It just seems sometimes, that at least some of the authorities have a lack of self-confidence in the Chinese people which I don’t understand, since merely unleashing their creative and entrepreneurial abilities would rapidly turn China into a scientific, engineering and cultural powerhouse. I actually admire much of China’s emphasis on social harmony, it’s certainly better than the cynicism and self-loathing that passes for news in the United States these days. (For that matter, even as an American, I frankly have many criticisms of our own government, which is essentially bought off by big corporations– as far as representative governments go, IMHO Continental European countries are a lot better.) But when this emphasis on harmony crosses over into suppressing even useful information such as that obtained on the Google Cache– without transparency or an ability to register a complaint– it just does China a lot of harm. I adored almost everything about Shanghai when I was there. My only other complaints were the air pollution (which indeed did bother many of us there, and does need improvement to attract and retain good people) and the problems with patent and intellectual property protection– otherwise, it’s one of the best cities in the world. But the firewall makes it too difficult to do business.

    Again, sorry to vent on this topic, it just seems so frustrating that so much potential in China is being bottled up and blocked from being effective by the firewall. To the extent that people post dumb and dangerous things on the Internet, social pressure is much more effective than outright blocks at combating it– the Firewall blocks in place, are just so general that they discourage businesses from setting up and contributing to the Chinese economy. As much as I love China and the Chinese people, all of us in my business have to make cold, calculated business decisions first and foremost, and the Chinese Internet firewall was just too damaging for our business, forcing us to move elsewhere.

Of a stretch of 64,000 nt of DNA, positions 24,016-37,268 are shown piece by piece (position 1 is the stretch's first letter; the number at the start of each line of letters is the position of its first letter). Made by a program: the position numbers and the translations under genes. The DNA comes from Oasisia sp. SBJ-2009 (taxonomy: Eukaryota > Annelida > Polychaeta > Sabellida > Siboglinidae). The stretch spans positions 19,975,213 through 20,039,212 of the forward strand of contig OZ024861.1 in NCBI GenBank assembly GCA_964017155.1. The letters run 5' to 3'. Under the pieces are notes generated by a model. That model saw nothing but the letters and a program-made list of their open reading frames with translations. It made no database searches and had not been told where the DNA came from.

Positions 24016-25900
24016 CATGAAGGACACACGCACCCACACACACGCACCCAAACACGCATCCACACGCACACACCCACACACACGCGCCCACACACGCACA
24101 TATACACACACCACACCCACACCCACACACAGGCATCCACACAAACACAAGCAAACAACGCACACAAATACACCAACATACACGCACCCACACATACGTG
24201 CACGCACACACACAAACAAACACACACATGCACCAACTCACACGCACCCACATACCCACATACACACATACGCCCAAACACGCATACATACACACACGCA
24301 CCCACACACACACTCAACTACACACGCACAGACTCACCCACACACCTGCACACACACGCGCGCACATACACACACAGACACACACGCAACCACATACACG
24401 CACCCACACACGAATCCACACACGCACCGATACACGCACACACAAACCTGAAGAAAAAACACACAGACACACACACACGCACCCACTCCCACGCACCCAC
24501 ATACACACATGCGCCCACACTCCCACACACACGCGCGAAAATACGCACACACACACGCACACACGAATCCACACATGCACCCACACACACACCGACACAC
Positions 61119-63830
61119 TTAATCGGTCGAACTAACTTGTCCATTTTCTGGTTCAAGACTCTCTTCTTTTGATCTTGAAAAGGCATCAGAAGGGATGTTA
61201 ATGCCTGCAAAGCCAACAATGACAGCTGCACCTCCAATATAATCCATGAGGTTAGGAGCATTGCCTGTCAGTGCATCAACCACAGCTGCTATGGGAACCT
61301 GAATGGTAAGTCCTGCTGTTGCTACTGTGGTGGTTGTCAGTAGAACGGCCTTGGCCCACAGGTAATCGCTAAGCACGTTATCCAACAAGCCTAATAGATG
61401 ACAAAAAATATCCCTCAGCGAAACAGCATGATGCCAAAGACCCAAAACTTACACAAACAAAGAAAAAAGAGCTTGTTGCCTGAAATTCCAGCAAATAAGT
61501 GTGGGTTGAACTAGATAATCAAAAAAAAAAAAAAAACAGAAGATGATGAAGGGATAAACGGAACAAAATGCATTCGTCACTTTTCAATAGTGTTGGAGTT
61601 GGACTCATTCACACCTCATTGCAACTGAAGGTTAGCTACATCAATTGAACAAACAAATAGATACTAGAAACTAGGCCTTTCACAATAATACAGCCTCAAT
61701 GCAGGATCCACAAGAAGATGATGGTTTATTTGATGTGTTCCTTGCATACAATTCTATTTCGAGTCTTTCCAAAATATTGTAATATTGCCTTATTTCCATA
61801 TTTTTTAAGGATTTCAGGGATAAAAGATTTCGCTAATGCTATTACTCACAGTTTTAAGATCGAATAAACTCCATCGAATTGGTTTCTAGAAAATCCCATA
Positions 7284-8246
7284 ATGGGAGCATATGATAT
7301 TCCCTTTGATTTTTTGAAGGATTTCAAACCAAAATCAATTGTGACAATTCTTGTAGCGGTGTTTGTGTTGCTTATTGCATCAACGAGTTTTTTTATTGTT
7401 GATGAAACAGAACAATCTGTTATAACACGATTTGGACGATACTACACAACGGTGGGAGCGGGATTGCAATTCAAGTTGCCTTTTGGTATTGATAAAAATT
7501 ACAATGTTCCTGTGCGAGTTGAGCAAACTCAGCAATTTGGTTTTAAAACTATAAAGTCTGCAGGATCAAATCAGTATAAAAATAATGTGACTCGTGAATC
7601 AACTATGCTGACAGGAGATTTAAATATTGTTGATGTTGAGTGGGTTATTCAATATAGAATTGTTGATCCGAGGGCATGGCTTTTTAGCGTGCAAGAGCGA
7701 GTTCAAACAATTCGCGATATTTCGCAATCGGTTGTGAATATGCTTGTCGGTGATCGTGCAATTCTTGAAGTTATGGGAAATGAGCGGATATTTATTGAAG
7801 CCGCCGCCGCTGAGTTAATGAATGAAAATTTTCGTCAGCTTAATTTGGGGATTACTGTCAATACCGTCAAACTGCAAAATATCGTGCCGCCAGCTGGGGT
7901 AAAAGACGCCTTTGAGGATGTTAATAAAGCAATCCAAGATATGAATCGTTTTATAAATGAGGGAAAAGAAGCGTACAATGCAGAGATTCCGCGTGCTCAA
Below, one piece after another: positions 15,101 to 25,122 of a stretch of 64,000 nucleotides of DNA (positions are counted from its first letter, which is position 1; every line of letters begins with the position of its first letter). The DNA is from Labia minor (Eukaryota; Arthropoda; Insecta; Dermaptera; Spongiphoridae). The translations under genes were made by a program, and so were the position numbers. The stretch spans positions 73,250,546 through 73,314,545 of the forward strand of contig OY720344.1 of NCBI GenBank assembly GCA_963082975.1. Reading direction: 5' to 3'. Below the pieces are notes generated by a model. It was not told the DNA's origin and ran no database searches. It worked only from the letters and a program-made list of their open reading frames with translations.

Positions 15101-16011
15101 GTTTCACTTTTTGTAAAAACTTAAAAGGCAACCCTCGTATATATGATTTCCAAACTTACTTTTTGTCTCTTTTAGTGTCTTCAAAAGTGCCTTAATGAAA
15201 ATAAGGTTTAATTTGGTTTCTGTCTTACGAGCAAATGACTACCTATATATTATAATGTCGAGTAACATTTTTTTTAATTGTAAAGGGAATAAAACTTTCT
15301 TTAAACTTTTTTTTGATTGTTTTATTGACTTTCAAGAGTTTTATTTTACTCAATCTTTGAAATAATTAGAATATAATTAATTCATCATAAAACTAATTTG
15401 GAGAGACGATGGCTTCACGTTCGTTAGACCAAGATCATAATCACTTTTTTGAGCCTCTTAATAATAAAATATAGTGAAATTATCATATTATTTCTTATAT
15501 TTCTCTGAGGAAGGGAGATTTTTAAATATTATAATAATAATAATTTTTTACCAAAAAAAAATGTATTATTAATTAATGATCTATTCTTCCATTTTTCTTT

What worries me, is that this could potentially enable other countries to gain a technological advantage on China that, long-term, could be very damaging to the Chinese people. China of all countries should know how dangerous this can be– after all, when China burned down its oceanic exploring ships in the 1400’s and 1500’s and turned inward, closing itself off from outside technology and ideas from the West and elsewhere, other countries advanced at China’s expense, leading to the humiliations and disasters of the 19th century. As someone with a great respect for the Chinese people (not to mention my fiance from Shanghai), I fear this could happen again if the creative potential of the Chinese people continues to be stifled like this. Just my thoughts on this, and my experience as a grizzled business veteran.

  3. Shanghai, as a Chinese metropolis, attracted so much people and multinationals there within such a short time. It inevitablely has a lot to improve. In order to make people live comfortably and harmoniously, a great deal measures should be taken by the authority.

  4. George, I am quite impressed by your post. I hope someday, the authority will be aware of the importance of improving our firewall system. As you may know, Shanghai, as a great metropolis in China, still have a long way to go to make everyone there feeling comfortable and living hormoniously.

  5. “the authority will be aware of the importance of improving our firewall system.”

    Improve? Why not take it away completely? Much better solution ;-)